Conservative media figures are taking a partial quote from President Obama out of context in order to attack him as reacting callously to the deaths of U.S. diplomatic personnel.
In an appearance taped today for The Daily Show with Jon Stewart, President Obama was asked if communication between government personnel had failed to provide "the optimal response" to the Benghazi attacks. Obama replied in part: "If four Americans get killed, it's not optimal. We're going to fix it. All of it. And what happens, during the course of a presidency, is that the government is a big operation and any given time something screws up. And you make sure that you find out what's broken and you fix it."
Conservative media figures like Matt Drudge, Monica Crowley, Hugh Hewitt, Mary Katherine Ham,John Podhoretz, Jonah Goldberg, Erick Erickson and outlets like Fox Nation all used early reports of Obama's comments to attack him, with several falsely suggesting that Obama had said the deaths of American personnel in Benghazi, and not the communications effort, was "not optimal."
When you live inside a bubble, denial comes easy. And for conservatives in the media searching for an explanation for why President Obama seems increasingly well positioned to win re-election, denial comes way too easy.
After four years of relentlessly condemning Obama as an historic failure and all around bad person, conservatives are desperately trying to explain the disconnect between their dire Obama denunciations and the on-the-ground political reality about Obama's polling surge. They need a scapegoat, and pollsters have been cast in the role.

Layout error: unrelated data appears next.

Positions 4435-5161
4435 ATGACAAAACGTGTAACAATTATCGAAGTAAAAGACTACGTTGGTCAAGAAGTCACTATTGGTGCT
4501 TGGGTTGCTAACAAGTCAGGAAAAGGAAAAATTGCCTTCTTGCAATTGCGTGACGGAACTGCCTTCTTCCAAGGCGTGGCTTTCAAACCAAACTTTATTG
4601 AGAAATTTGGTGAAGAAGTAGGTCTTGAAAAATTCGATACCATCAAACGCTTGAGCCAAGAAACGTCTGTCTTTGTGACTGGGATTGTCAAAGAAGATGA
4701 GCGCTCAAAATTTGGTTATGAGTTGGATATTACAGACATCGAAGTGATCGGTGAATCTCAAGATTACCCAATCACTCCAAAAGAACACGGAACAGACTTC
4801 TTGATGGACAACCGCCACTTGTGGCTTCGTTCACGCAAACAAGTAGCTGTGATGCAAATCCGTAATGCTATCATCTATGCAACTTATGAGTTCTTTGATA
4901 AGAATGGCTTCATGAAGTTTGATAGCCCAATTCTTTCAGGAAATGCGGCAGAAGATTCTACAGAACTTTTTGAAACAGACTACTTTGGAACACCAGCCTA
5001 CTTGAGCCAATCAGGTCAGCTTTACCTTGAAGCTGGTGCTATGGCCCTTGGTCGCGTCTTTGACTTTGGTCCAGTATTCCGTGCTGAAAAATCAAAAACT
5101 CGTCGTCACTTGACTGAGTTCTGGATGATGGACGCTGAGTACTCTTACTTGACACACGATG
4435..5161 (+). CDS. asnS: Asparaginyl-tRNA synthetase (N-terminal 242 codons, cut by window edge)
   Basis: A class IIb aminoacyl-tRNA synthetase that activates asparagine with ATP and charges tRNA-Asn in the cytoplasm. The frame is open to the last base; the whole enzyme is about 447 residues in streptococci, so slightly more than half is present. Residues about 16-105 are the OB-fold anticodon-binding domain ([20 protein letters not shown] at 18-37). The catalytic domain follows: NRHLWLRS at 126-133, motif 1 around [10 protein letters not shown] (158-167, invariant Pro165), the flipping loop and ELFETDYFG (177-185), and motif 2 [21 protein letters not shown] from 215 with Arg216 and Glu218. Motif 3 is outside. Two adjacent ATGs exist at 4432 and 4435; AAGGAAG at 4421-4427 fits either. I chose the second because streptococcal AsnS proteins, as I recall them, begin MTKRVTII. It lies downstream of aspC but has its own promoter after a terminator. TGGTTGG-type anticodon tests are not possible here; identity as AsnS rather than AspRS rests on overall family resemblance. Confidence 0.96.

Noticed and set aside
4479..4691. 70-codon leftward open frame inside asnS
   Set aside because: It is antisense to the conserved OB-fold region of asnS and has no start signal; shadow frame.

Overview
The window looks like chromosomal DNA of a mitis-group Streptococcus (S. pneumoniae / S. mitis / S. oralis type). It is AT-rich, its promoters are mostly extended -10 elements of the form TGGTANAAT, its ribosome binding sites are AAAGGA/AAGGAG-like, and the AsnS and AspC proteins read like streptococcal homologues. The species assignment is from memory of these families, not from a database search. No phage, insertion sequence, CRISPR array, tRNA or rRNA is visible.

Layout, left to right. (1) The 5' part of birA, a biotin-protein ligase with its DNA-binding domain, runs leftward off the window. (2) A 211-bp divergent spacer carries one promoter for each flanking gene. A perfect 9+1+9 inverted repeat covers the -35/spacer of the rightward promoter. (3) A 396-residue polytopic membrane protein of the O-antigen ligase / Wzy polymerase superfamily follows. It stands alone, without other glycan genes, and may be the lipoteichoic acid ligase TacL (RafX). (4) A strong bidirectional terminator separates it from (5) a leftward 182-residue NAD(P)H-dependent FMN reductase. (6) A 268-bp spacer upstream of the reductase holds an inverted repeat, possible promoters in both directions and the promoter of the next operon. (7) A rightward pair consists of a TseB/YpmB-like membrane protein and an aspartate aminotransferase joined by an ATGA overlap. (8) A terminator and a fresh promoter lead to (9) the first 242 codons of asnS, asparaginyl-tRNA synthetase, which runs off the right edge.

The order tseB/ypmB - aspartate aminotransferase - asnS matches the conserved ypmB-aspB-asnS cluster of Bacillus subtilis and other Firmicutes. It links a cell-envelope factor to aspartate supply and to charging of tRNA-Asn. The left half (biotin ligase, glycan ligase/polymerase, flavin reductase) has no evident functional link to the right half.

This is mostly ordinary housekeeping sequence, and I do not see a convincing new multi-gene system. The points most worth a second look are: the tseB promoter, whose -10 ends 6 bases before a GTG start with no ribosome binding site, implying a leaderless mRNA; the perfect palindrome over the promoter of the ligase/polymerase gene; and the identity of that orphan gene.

Just as left-leaning community organizers at ACORN were selected as unlikely scapegoats for John McCain's loss in 2008, pollsters today have been tapped by the far right as conniving conspirators in cahoots with Democrats to seal another election for Obama.
Recall that four years ago little-known ACORN was allegedly trying to flood ballot boxes with fraudulent votes. The rhetoric was so persistent that a 2009 poll found a majority of Republicans believed ACORN "stole" the election for Obama, who defeated McCain by more than nine million votes.
This year, instead of producing too many votes, pollsters are allegedly doing the opposite - making sure fewer people cast a ballot on Election Day. Teaming up with the media, pollsters are suppressing the vote by concocting phony results; by skewing the data. That drumbeat of results is supposedly designed to "depress Republican enthusiasm," which in turn hands victories to the Democrats.